Knowing that Uganda and the region heavily relies on donor funding for key malaria interventions, the figures as per the recently released World Health Organization report depict a bleak picture after this tumbled by approximately US$6m.
Funding to the East and Southern Africa according to the 2016 World Malaria Report has since 2010 reduced from US$156m to US$150 in 2015.
Malaria in Uganda according to statistics consumes up to 20% of the disease based expenditures on the health sector budget. It also still remains one the major public health challenges contributing with hospital records showing that it’s responsible for 30 to 50% of outpatient visits, 15 to 20% of admissions, and 9 to 14 % of inpatient deaths.
Available statistics show that Uganda by 2008 was contributing only 2% towards the entire malaria control initiatives with 88% covered by the global health initiatives by the World Bank, PEPFAR and Global Fund.
The cost of malaria weighs heavily on the country and as earlier argued by the Dr Myers Lugemwa from the National Malaria Control Programme, this is in form of the deaths, out of pocket expenditures and the many hours lost while sick.
Uganda spends an estimated $650m annually on malaria and 40% of school absenteeism are as a result of malaria.
Just last year according to the WHO report, there was an estimated 5million confirmed cases of malaria and 6100 deaths in Uganda.
And according to UNICEF, 42 children die on a daily basis due to the malaria.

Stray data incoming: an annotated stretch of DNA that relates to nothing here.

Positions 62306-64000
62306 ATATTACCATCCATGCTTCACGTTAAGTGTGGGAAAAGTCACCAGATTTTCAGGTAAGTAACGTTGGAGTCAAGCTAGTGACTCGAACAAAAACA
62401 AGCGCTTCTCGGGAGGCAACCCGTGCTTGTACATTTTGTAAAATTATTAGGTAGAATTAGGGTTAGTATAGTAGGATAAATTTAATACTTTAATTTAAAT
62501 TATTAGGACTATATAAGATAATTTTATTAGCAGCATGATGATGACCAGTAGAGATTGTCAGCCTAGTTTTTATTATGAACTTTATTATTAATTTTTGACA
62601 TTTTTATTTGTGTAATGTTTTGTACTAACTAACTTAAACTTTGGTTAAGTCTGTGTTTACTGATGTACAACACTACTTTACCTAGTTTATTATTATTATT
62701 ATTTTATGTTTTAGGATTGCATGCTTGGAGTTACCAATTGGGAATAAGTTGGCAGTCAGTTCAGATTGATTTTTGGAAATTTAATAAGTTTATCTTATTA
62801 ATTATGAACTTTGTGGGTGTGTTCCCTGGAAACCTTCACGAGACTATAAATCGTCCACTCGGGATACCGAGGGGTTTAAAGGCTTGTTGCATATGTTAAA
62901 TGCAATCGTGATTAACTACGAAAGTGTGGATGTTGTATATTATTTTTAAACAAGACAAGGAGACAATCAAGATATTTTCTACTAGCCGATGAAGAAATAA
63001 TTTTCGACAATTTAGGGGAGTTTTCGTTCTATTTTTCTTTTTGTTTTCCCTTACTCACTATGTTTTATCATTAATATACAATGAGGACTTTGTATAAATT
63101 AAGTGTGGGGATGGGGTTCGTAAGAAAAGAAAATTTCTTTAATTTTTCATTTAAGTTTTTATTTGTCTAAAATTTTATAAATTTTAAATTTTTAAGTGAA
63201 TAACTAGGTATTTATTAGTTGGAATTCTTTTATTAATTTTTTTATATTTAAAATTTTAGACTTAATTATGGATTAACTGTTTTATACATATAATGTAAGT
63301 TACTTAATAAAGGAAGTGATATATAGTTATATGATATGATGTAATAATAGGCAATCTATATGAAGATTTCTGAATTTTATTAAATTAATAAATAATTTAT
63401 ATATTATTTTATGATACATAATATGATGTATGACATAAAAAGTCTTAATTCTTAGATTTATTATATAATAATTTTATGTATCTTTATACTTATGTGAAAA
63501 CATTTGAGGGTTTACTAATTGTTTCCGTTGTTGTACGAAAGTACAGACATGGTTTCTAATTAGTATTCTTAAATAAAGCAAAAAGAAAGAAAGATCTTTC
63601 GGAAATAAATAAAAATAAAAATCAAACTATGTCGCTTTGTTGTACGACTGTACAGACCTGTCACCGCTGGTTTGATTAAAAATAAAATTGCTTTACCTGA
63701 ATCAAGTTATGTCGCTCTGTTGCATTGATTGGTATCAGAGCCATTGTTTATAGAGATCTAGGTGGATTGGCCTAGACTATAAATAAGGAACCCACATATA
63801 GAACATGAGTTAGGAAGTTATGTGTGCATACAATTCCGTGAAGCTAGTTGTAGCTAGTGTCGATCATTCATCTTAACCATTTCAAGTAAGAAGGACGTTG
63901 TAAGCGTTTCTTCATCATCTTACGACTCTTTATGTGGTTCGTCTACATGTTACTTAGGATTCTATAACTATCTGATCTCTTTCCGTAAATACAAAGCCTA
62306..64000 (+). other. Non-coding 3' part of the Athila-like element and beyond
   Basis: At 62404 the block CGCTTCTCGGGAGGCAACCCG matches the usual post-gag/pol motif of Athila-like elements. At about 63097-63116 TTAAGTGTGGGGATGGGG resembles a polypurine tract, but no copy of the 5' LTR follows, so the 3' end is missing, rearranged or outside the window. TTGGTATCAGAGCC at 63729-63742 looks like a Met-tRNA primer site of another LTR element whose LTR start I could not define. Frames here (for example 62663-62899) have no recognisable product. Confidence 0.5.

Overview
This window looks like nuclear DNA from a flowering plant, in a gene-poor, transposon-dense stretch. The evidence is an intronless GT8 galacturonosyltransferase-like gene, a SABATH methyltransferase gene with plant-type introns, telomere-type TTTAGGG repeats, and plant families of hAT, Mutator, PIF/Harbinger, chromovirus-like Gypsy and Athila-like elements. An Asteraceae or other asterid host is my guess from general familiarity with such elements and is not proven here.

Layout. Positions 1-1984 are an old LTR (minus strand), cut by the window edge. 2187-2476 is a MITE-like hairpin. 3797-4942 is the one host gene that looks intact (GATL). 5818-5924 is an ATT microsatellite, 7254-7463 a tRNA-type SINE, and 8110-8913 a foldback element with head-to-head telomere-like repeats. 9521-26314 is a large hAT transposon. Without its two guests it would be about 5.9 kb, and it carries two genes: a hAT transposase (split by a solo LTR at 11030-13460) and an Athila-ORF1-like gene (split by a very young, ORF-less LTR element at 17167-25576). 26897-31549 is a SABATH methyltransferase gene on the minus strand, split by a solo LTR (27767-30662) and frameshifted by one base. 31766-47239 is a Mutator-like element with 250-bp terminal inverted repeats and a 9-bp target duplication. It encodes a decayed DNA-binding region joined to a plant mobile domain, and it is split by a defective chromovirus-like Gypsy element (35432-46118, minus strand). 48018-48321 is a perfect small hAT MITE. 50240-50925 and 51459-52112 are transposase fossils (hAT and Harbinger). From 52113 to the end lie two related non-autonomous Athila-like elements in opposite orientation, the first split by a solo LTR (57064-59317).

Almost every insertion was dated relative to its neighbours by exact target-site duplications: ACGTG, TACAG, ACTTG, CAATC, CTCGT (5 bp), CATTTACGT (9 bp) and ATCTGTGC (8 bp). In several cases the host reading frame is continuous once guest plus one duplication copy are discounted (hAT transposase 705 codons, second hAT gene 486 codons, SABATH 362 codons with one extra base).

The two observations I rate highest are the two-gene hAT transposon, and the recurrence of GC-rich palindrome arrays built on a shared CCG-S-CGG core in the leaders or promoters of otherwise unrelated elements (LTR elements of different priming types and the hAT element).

However as highlighted recently by the Executive Secretary of the African Leaders Malaria Alliance Joy Phumaphi, Uganda is one of the countries that have an aggressive malaria programme.
“They are working really hard. But I know that the outbreaks have made sustaining the gains very difficult. Uganda needs to streamline and make processes more efficient both within government and between government and partners,” she said.
Rather positively, the report indicates a growing decline in malaria related case in the region (East and Southern Africa) with an estimated malaria case incidence decreasing by 22% between 2010 and 2015. Death as a result of malaria also reduced by a similar percentage (22%) in the same period.
Quick tips for malaria prevention
Sleep under an insecticide treated net
Ensure your environment is clear of mosquito breading places like bushes, stagnant water collecting areas. This also involves leveling the ground, draining pools of water and providing proper waste water management systems.
Screening in windows, ventilators, and eaves to prevent entry of mosquitoes
Closing unscreened windows early in the evening to prevent mosquitoes from entering the house. You can use insecticides to kill those that escape through before you close.